Hamas ‘are not terrorists’, says Turkey’s President Erdogan

“Western powers shed tears for Israel and do nothing else,” lamented the Turkish president.


Recep Tayyip Erdogan has called Hamas “liberators” and condemned the West for not stopping Israel’s assault on Gaza. 

Turkey’s president said on Wednesday he was abandoning plans to go to Israel, vowing “we will not go”. 

Referring to a past meeting with his Israeli counterpart Benjamin Netanyahu in New York, he said: “I shook this man’s hand, we had good intentions but he abused us.” 

His fiery speech was made in front of Turkish lawmakers, who chanted “down with Israel” and “Allah Abkar” (God is great).

“Relations could have been different but that will no longer happen, unfortunately,” added the Turkish president.

Erdogan condemned Israel, claiming “you will not find any other state whose army behaves with such inhumanity.” 

Since Hamas’s surprise attack against southern Israel on 7 October, which killed 1,400 people, Israel has bombed the Gaza Strip and laid siege to its population. 

Some 5,800 people have been killed in Israeli strikes, according to Hamas-controlled health authorities. 

Erdogan claimed the militant Palestinian group were not terrorists, but “liberators who protect their land”.

“Hamas is not a terrorist group, it is a group of liberators who protect their land,” he said.

Turkey’s leader then attacked “Western powers [who] shed tears for Israel and do nothing else”, blasting their “incapacity to stop Israel”.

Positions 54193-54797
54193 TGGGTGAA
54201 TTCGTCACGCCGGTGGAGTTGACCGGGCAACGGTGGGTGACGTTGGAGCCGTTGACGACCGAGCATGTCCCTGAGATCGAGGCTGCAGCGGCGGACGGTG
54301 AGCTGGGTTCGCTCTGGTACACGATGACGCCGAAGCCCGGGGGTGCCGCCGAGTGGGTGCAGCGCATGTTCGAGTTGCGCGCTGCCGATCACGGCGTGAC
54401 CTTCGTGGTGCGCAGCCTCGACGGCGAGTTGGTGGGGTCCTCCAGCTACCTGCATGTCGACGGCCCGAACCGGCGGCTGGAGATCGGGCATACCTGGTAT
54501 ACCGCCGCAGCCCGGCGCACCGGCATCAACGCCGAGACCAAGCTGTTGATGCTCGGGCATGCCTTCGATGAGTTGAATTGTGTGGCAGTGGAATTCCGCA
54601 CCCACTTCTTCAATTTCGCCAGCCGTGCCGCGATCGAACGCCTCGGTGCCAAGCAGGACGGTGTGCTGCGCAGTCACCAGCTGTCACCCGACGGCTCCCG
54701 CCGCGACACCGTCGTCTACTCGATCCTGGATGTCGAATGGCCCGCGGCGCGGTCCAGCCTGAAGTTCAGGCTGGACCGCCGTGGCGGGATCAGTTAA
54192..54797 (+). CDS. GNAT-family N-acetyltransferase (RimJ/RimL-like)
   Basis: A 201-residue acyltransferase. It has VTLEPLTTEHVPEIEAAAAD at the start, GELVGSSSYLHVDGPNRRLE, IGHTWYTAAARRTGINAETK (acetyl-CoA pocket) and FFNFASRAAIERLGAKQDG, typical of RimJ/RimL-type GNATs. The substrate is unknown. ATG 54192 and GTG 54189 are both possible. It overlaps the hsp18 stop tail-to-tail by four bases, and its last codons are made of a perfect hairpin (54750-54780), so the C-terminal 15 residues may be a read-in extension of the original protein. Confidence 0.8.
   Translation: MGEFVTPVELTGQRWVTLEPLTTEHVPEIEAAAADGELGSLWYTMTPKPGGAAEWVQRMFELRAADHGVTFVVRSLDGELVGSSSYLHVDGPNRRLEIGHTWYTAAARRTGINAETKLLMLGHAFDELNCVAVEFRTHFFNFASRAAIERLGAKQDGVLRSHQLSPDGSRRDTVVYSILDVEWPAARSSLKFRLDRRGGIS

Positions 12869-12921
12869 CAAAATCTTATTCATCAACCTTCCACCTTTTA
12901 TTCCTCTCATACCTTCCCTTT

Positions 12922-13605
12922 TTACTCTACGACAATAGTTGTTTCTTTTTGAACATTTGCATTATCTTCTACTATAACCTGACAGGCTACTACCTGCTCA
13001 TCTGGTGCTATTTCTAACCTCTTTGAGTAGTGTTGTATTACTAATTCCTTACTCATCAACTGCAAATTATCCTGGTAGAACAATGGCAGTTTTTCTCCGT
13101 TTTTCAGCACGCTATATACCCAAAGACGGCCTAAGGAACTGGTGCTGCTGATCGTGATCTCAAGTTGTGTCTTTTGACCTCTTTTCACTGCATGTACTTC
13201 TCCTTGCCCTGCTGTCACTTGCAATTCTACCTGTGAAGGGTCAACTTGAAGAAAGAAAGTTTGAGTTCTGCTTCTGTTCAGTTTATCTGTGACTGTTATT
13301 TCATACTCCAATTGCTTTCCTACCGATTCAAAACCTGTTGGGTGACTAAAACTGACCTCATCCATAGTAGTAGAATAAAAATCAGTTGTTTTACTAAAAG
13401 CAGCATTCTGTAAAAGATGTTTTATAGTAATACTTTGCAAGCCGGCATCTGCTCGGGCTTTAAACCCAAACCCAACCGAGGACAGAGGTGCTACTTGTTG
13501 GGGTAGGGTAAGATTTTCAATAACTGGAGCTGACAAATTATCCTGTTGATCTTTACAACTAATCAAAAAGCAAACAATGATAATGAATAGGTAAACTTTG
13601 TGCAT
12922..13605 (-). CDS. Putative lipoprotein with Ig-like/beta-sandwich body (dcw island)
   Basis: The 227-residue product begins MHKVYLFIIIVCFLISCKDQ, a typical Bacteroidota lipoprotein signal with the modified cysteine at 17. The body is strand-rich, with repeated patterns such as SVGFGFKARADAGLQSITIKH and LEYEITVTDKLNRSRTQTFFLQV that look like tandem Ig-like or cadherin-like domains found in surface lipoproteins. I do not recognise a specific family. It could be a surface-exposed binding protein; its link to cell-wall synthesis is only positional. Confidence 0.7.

“That those who mobilised the world in favour of Ukraine did not speak out against the massacres in Gaza is the most blatant sign of their hypocrisy,” he claimed. 

“As long as innocent people continue to die in Gaza, no ship or plane sent to our region will bring peace.”

The Turkish president called for an “independent Palestine”, proposing that Turkey act as a “guarantor” of any future agreement.

On Tuesday, Erdogan accused the United Nations Security Council of having “aggravated the crisis” in the Gaza Strip through its “biased” attitude. 

He claimed the international organisation’s handling of the crisis had significantly damaged is reputation, saying it was “unable to ensure a ceasefire as quickly as possible and take measures to avoid civilian casualties.”

Having called for restraint in the immediate aftermath of Hamas’ massacre and Israel’s retaliation in Gaza, the Turkish president has struck more of a confrontational tone towards Israel. 

He denounced an alleged “genocide” after a strike last week that hit a hospital in Gaza, which sparked protests in Turkey and around the world. 


Erdogan immediately attributed the strike to Israel, though it is not clear what happened. The British, French and American governments have since stated that their intelligence agencies believe it was caused by an outgoing rocket fired by Islamic Jihad into Israel, which malfunctioned and fell to the ground.  

The leader of Turkey’s AK party plans to attend a protest “in support of Palestine” in Istanbul.

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